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At the end of the C Line, things were far from fine

Wedged in car

Danielle Jones shows us some of the carnage in Cleveland Circle where a trolley and several cars had a rather sharp disagreement over who should go where shortly before 8 p.m.

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What happens if the Boston Police investigators determine the trolley driver is at fault and the transit police want to cite the operator of the vehicle ?

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[Disclaimer -- I'm just winging this]

I always figured that MBTA operators were like US Postal vehicle drivers -- the locals can't touch 'em. USPS vehicles can speed, run lights, park on the sidewalk or in front of a hydrant or in an HP space, whatevs, and local (or state) cops can't touch' em.

I always assumed the MBTA was the same way. If a local copper wants to cite an MBTA operator, he needs to get the MBTA police to do it.

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Voting closed 1

That's not actually the case with the Postal Service. Individual drivers are not immune to the law and can be cited, fined, arrested, whatever. However, the Service itself has immunity from state and local regulations, so if the ticket is written to the owner of the vehicle... yeah.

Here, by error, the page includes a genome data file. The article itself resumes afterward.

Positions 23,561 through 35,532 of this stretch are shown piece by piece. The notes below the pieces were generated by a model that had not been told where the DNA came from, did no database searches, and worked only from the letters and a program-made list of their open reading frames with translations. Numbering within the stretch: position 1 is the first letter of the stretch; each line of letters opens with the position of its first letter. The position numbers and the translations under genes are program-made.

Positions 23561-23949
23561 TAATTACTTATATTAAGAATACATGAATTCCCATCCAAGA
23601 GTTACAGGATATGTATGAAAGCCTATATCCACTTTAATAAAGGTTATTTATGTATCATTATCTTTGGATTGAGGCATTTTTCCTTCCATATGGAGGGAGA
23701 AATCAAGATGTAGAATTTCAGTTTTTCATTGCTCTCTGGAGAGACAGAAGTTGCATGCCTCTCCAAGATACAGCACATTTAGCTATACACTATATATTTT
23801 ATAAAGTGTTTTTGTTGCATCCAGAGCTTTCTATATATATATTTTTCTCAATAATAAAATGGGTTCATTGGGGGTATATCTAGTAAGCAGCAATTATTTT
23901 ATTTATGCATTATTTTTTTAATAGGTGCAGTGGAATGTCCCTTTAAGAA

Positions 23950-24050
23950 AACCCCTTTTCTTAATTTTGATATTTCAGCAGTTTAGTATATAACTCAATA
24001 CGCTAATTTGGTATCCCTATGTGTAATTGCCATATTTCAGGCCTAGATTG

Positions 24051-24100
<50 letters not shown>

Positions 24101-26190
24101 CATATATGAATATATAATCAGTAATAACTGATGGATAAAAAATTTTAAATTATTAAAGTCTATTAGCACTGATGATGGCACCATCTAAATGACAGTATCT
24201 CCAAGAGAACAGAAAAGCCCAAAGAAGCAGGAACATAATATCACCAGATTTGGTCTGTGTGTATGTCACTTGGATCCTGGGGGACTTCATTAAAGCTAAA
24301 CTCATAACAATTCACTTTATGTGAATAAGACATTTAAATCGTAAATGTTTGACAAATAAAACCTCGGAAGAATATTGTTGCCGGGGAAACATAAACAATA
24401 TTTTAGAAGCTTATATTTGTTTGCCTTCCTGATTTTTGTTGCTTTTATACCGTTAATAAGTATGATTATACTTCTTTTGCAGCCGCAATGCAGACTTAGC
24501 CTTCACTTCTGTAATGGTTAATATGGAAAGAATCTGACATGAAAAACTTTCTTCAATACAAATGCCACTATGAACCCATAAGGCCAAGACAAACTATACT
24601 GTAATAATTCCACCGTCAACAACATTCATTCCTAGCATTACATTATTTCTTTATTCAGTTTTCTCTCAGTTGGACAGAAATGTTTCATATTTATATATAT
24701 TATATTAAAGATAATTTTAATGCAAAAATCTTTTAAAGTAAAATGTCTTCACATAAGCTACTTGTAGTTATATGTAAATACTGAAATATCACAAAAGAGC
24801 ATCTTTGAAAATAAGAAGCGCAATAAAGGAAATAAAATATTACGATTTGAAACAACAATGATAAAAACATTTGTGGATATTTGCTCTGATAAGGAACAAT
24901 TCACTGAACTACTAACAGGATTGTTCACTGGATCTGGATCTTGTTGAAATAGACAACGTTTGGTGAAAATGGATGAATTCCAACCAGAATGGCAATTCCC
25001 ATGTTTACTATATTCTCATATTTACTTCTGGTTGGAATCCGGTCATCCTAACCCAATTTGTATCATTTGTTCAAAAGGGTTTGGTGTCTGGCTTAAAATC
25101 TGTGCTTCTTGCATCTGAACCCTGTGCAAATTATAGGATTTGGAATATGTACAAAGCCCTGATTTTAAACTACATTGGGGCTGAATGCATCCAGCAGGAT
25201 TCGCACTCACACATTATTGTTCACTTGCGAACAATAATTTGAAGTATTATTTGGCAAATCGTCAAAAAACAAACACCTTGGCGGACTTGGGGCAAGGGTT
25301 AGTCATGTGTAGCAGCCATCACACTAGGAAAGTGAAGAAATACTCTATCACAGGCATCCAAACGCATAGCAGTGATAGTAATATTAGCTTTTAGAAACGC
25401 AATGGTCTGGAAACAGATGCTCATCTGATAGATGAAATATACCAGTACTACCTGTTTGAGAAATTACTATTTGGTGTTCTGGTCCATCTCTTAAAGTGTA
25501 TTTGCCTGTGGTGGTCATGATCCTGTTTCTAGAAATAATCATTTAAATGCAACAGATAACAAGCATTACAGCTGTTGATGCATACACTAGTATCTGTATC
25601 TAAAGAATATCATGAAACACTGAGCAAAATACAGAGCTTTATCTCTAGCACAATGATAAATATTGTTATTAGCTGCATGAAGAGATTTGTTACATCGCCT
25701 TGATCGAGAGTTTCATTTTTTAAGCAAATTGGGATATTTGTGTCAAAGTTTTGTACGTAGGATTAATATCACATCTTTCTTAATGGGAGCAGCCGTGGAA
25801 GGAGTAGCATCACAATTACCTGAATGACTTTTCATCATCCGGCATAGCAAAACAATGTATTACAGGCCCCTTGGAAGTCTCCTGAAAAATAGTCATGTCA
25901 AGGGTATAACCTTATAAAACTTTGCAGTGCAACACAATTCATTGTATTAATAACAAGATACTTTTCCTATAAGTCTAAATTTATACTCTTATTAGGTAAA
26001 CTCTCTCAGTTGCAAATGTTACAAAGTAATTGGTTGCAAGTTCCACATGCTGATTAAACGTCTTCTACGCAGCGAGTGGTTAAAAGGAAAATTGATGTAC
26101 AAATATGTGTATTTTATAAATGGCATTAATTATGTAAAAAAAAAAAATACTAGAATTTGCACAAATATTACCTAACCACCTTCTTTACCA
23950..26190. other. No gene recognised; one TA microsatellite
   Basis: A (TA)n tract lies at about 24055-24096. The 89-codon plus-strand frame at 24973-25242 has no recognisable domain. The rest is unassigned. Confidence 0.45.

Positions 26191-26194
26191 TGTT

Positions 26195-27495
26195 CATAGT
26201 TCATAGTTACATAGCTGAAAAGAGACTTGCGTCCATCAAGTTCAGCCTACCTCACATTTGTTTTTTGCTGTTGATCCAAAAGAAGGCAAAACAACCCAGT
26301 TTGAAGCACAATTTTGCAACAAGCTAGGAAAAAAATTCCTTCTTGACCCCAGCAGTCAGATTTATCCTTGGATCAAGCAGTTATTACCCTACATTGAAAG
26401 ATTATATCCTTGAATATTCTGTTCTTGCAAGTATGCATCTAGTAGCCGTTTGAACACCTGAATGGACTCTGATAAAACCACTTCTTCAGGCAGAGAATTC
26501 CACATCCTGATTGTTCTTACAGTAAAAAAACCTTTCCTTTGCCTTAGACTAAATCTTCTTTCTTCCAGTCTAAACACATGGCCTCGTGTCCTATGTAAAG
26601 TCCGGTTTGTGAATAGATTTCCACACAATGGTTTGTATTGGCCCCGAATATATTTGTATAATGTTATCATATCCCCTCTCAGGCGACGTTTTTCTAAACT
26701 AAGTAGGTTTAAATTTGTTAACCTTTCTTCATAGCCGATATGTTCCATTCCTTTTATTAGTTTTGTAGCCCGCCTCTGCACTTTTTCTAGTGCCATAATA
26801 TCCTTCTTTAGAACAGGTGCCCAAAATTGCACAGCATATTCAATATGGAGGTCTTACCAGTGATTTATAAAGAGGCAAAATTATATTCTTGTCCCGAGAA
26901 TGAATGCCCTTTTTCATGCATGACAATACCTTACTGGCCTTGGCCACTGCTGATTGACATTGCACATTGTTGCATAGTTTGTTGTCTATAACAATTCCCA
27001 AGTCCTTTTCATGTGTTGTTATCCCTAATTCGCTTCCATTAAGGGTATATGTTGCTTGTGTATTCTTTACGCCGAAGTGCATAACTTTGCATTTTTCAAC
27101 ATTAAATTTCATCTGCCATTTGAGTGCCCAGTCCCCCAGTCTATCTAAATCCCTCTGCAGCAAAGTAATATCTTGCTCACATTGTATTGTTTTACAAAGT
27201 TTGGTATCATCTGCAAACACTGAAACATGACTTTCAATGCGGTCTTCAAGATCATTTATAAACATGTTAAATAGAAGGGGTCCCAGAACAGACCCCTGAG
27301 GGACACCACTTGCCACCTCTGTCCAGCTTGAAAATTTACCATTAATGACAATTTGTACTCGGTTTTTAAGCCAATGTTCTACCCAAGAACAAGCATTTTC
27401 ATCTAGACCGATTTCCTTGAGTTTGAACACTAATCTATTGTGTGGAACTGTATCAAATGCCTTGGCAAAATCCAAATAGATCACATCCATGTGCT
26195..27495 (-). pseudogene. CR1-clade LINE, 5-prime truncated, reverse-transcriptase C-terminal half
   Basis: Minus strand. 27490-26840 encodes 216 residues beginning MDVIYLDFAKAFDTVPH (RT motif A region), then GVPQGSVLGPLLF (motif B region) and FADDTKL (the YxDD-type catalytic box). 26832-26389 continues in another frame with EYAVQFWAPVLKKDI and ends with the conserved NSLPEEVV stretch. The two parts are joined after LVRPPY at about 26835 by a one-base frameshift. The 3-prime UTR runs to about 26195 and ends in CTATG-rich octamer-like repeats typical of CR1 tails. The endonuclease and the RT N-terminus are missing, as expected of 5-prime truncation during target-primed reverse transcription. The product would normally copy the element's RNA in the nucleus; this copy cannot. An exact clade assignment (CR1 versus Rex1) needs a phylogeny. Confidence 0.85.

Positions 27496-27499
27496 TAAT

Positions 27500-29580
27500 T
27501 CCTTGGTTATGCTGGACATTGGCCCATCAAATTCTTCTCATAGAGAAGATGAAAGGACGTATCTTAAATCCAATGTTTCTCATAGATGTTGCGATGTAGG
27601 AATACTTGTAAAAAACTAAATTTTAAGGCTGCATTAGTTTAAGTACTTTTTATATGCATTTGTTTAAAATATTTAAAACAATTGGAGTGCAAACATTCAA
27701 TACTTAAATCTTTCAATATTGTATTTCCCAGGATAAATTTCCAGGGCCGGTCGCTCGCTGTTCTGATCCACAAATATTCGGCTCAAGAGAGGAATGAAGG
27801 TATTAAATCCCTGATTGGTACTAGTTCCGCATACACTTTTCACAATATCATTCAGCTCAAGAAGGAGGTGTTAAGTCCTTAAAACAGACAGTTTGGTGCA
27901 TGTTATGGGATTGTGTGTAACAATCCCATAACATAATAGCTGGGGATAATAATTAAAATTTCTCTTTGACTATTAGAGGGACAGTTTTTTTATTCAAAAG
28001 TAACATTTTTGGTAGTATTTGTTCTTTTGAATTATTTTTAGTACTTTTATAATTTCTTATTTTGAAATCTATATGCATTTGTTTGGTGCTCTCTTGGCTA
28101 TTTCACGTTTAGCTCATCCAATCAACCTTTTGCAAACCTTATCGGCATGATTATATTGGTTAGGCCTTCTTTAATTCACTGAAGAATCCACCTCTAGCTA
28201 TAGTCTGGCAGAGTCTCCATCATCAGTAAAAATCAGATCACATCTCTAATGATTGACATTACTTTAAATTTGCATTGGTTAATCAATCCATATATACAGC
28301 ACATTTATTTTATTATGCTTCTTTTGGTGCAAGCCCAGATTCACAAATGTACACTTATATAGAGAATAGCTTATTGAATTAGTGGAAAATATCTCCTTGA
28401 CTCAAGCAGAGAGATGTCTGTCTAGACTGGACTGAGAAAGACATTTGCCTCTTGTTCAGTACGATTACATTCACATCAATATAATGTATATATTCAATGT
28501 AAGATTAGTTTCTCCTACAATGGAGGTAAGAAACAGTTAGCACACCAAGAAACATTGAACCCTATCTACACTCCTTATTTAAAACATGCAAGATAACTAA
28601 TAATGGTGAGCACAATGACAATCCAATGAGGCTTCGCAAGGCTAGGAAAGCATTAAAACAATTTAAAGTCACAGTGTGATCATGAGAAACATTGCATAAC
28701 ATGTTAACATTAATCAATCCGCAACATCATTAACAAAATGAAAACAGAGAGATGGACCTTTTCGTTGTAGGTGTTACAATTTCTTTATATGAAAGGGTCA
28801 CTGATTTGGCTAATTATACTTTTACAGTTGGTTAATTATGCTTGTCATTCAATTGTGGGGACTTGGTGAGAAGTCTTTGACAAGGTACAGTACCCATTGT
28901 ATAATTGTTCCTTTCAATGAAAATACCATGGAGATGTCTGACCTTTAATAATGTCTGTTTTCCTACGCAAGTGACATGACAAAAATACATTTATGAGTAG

The MBTA, of course, is not a federal agency so *maybe* some analogous situation exists — but I kind of doubt it.

I expect that if the T police and city police place blame differently, both parties will get their day in court to make their case.

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Voting closed 0

The police may issue citations for violations of the law.
The police take statements from the drivers and bystanders (witnesses).
The police may measure the scene and try to find out what happened so as to lead up to the collision.
The police prepare a report using all this information.
The insurance company(ies) decide who is at fault in order to determine who pays how much.
The drivers can appeal citations they receive.
The drivers can appeal the decision of who was at fault.

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